During colitis, the marked accumulation of MHCII+ monocytes correlated with a reduced frequency of macrophages, CD11b+ DCs, and CD103+ DCs (defined as CD11c+ CD103+ CX3CR1- cells, orange subset) among CD45+ lamina propria cells (Figure 1c,d). However, absolute numbers indicated a small increase in CD11b+ DCs and CD103+ CD11b+ DCs. In contrast, the numbers of macrophages remained unchanged and CD103+ CD11b- DCs were slightly decreased (Supplementary Figure S1a).
Altogether, Hh infection in the presence of IL-10R blockade triggers intestinal inflammation associated with dramatic changes in the myeloid compartment. We observed the predominant accumulation of granulocytes and MHCII+ monocytes within the colonic lamina propria. In addition, MHCII+ monocytes and macrophages acquired a more proinflammatory profile.
CD11c+ mononuclear phagocytes drive colitis through the production of IL-23
Because IL-23 has been identified as the major driver of colitis in this model,23 we next investigated the functional relevance of IL-23 production by mononuclear phagocytes in the development of colitis in the Hh+anti-IL-10R model. Therefore, we crossed mice expressing green fluorescent protein (GFP) and Cre recombinase under the control of the CD11c promoter (encoded by Itgax)25, 26 with mice possessing two loxP sites flanking four exons of the Il23a gene27 to generate Cd11c-cre.Il23afl/fl (CD11cIL-23-) mice.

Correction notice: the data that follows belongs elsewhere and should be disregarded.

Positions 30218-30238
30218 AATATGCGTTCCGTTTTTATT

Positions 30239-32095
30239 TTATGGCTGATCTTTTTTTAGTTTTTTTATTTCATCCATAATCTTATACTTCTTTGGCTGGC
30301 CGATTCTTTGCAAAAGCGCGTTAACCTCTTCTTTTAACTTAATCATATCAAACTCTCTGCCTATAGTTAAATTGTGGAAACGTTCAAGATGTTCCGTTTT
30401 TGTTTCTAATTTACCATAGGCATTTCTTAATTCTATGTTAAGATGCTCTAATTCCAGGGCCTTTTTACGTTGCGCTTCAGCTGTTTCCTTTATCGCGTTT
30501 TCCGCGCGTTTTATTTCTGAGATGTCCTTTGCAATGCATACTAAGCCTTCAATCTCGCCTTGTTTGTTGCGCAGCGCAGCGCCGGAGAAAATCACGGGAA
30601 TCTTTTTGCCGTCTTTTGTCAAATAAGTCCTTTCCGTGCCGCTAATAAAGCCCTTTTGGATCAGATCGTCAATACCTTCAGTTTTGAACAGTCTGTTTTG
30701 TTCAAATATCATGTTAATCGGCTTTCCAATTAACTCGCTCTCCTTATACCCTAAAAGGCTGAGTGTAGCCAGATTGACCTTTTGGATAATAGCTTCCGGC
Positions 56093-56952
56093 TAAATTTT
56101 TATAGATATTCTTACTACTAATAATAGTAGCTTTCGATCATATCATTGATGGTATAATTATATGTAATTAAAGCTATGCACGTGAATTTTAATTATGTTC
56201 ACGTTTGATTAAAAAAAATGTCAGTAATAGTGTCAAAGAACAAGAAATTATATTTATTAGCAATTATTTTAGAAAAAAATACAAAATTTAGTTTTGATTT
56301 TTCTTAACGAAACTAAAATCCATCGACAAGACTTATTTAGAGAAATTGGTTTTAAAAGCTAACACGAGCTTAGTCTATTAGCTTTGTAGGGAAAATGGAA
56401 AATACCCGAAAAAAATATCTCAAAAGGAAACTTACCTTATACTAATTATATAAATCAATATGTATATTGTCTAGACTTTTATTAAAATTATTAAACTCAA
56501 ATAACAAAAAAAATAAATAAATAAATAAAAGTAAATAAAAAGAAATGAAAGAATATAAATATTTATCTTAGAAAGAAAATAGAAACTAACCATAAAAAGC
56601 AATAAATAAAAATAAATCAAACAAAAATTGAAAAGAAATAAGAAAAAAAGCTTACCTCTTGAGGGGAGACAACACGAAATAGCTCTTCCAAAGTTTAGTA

As CD11cIL-23- mice express GFP under the control of the CD11c promoter and therefore cannot be crossed to CX3CR1-GFP reporter mice, we relied on an alternative gating strategy to assess the myeloid compartment in these mice (Supplementary Figure S2). At steady state, CD11cIL-23- mice had similar numbers of leukocytes in the colon as their IL-23-proficient littermates (CD11cIL-23+) (Supplementary Figure S3a) and no significant changes in the frequencies of myeloid or T cells were observed (Supplementary Figure S3b). However, as IL-23 is required for maintaining differentiated Th17 cells,28 CD11cIL-23- mice displayed strongly reduced levels of IL-17+ and IL-17+ IFNγ+ CD4+ T cells in the colon (Supplementary Figure S3c).
Upon infection with Hh and anti-IL-10R treatment, CD11cIL-23- mice exhibited a striking reduction in colitis compared with CD11cIL-23+ mice, with reduced epithelial crypt hyperplasia and lower leukocyte infiltration throughout the colon and cecum (Figure 2a,b). CD11cIL-23- mice also showed no development of splenomegaly (Figure 2c), indicating that they were also protected from systemic signs of disease. Reduced pathology observed in CD11cIL-23- mice was not a consequence of a differential bacterial load, as Hh colonization levels were similar in CD11cIL-23- and CD11cIL-23+ groups (Figure 2d). Consistent with reduced pathological changes, both innate and adaptive effector cytokines were strongly reduced in the colon of CD11cIL-23- mice following Hh and IL-10R blockade (Figure 2e), as was the amount of IL-23 itself (Figure 2f).